Kathy Fagan is a professor in the Creative Writing Program at The Ohio State University. She has received fellowships from the National Endowment for the Arts, the Ingram Merrill Foundation, and the Ohio Arts Council and is the author of four books of poetry: The Raft (1985), which won a National Poetry Series Award, MOVING & ST RAGE (1999), which won the Vassar Miller Prize for Poetry, The Charm (2002), and Lip (2009). Currently, she is working on her fifth collection, entitled Sycamore, from which poems have recently appeared in FIELD, Cimarron Review, The Awl, and The Laurel Review.
Kathy is serving as this year’s judge for The Ohio State University Press/The Journal Award in Poetry; and she recently sat down with Poetry Editor Michael Marberry to talk about all things poetry-contest—including how she approaches the responsibility of judging manuscripts, some tips for writers who are putting together a manuscript for the first time, and some writers whom she is currently reading.
Michael Marberry: Kathy! Thanks for taking some time to talk about the upcoming poetry book prize from The Journal and OSU Press. Before we start, here’s a true story: I once helped you and your husband move some heavy furniture, exercise equipment, and whatnot. Take a brief moment, for our readers, to laud my impressive feats of strength on that day.
Kathy Fagan: I believe those feats were iambic feats.
MM: Ha! Yes, that sounds right. I will take that as a compliment, thank you. Speaking of poetry, iambic and otherwise, you’ve written four excellent collections at this point in your writing life; and you’re well on your way toward completing your fifth collection. What advice would you offer to someone else about creating a manuscript?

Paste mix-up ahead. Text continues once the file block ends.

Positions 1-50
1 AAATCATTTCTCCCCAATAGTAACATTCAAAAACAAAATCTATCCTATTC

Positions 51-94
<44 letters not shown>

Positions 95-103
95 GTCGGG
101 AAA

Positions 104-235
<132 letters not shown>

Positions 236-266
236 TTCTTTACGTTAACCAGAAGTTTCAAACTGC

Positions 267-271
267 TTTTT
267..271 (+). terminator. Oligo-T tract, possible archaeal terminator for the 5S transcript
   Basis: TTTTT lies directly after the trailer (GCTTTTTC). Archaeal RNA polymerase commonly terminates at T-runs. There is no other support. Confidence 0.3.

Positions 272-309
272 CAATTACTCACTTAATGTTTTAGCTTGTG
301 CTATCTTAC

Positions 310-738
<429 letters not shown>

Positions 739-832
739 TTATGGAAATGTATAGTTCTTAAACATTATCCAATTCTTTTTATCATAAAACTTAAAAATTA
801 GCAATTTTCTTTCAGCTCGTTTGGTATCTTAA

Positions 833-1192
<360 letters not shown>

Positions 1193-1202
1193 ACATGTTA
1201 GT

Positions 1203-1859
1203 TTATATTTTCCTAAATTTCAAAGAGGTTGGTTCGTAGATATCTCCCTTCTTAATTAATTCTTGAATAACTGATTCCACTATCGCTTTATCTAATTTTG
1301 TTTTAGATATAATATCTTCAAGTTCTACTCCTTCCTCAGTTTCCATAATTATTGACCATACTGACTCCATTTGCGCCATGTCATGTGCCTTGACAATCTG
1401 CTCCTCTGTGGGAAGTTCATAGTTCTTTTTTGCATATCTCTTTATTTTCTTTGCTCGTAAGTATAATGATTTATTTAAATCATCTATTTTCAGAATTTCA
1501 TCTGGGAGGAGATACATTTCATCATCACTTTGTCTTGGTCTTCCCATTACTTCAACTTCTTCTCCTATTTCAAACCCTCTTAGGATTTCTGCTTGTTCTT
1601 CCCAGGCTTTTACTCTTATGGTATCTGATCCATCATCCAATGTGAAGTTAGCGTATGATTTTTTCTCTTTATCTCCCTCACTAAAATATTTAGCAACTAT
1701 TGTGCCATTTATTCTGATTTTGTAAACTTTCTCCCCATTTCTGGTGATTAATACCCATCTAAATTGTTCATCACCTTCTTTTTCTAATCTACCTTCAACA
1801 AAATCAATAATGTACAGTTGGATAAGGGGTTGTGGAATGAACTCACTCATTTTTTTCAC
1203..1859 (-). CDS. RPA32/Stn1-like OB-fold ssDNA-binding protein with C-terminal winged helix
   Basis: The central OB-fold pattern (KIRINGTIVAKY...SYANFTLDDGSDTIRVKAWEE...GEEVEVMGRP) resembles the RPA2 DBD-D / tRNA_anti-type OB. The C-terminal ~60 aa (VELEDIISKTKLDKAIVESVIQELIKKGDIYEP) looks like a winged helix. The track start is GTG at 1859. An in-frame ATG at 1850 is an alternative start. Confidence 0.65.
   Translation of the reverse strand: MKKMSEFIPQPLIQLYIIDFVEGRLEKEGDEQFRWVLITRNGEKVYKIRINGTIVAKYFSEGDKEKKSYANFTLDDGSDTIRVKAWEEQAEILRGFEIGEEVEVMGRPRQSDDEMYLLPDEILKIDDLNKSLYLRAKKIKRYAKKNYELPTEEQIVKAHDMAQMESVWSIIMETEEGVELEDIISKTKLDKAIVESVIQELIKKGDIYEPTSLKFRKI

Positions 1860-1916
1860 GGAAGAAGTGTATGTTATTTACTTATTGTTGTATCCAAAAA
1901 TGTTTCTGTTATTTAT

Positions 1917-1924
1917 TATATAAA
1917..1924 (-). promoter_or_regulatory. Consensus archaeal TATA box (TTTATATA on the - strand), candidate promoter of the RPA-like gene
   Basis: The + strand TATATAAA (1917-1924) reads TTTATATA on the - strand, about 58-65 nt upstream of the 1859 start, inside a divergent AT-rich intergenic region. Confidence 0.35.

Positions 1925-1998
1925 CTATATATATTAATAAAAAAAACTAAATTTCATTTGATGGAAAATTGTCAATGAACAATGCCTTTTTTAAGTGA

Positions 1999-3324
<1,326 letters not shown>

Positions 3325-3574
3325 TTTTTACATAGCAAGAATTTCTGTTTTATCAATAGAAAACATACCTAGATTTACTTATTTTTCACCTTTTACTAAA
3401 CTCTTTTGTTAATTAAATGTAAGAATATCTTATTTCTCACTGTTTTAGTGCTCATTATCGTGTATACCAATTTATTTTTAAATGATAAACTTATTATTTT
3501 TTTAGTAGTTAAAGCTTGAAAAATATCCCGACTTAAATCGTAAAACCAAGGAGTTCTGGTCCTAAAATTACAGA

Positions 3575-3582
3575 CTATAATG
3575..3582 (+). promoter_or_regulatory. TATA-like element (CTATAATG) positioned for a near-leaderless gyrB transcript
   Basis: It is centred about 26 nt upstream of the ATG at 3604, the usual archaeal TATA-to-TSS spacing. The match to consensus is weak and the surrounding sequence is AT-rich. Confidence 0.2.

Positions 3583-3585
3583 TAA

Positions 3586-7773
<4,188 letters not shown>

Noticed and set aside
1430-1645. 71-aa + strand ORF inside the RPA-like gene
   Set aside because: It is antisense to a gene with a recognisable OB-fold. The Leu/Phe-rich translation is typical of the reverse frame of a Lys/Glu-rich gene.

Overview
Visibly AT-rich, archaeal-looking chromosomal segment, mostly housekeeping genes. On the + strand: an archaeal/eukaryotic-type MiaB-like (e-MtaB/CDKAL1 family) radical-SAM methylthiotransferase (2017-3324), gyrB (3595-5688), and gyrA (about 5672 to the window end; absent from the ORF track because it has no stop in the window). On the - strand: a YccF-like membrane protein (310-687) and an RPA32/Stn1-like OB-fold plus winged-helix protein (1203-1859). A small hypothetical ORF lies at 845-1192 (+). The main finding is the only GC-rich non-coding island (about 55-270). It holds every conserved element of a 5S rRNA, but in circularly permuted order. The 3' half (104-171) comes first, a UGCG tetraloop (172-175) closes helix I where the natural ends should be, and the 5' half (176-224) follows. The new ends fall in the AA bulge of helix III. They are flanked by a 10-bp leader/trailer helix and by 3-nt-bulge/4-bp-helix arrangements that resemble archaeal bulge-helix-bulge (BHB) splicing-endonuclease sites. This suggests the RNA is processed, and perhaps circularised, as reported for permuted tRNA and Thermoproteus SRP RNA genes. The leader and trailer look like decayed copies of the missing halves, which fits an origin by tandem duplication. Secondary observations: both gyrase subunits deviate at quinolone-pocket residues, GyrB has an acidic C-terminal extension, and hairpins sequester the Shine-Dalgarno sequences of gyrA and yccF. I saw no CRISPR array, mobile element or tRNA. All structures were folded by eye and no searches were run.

KF: At this point, I can honestly say that each book demands a different kind of preparation, but my best overall advice to newer poets: Don’t rush. Take your time writing individual poems and getting feedback on them before contemplating a manuscript. Second, in most cases, it’s best for the manuscript to be shorter rather than longer. Include only the poems that still speak to you and that speak most directly to your subject or aesthetic. All that said, I suggest employing a cautious recklessness in the ordering of poems. Making a book is like making a new poem. It should be just as textured, strange, and satisfying. And, like a poem, a manuscript should begin promisingly. What you’ve heard about front-loading your manuscript is true. It works. It sets the tone and anticipates its reception.
MM: That seems like really keen insight. But your response made me wonder about something—particularly about poems that speak directly to a subject or aesthetic. I tend to see that idea at work in lots of contemporary poetry collections—i.e. books with clear, cohesive “parts” and even quite a few collections that follow a singular subject and aesthetic throughout. Just to play devil’s advocate here for moment: Is there a place in poetry today for what we might call a dissonant manuscript—that is, a collection that oscillates wildly, even joyfully, between different subjects and aesthetics? Or are we in an age of the poetry “concept-album,” where every poem in a collection really ought to be consistent, either in its adherence to a similar subject or in its mode of expression?
KF: Great question. Anyone who knows me knows that I nurse a pet-peeve against high-concept anything and love me an old-fashioned “collection” of poems. I am also known to write a wide range of poems myself and to possess, as an editor and a teacher, a pretty eclectic and even catholic taste. But when I say subject or aesthetic, I mean those terms in the context of organizing principles. And one needs to craft a manuscript, “dissonant” as you call it or otherwise, in as careful and layered and interesting a way as one structures a poem. The choice of the first poem, eighth poem, fourth section, final poem, whatever—none of that is random. It’s not consistency that I’m looking for but control and abandon in all the right places—an overriding intelligence that assures me that I’m in for an experience that only this particular book can give me.
MM: That’s very interesting to hear. So . . . with that in mind, who are some of the writers that you’ve been reading and admiring lately and why?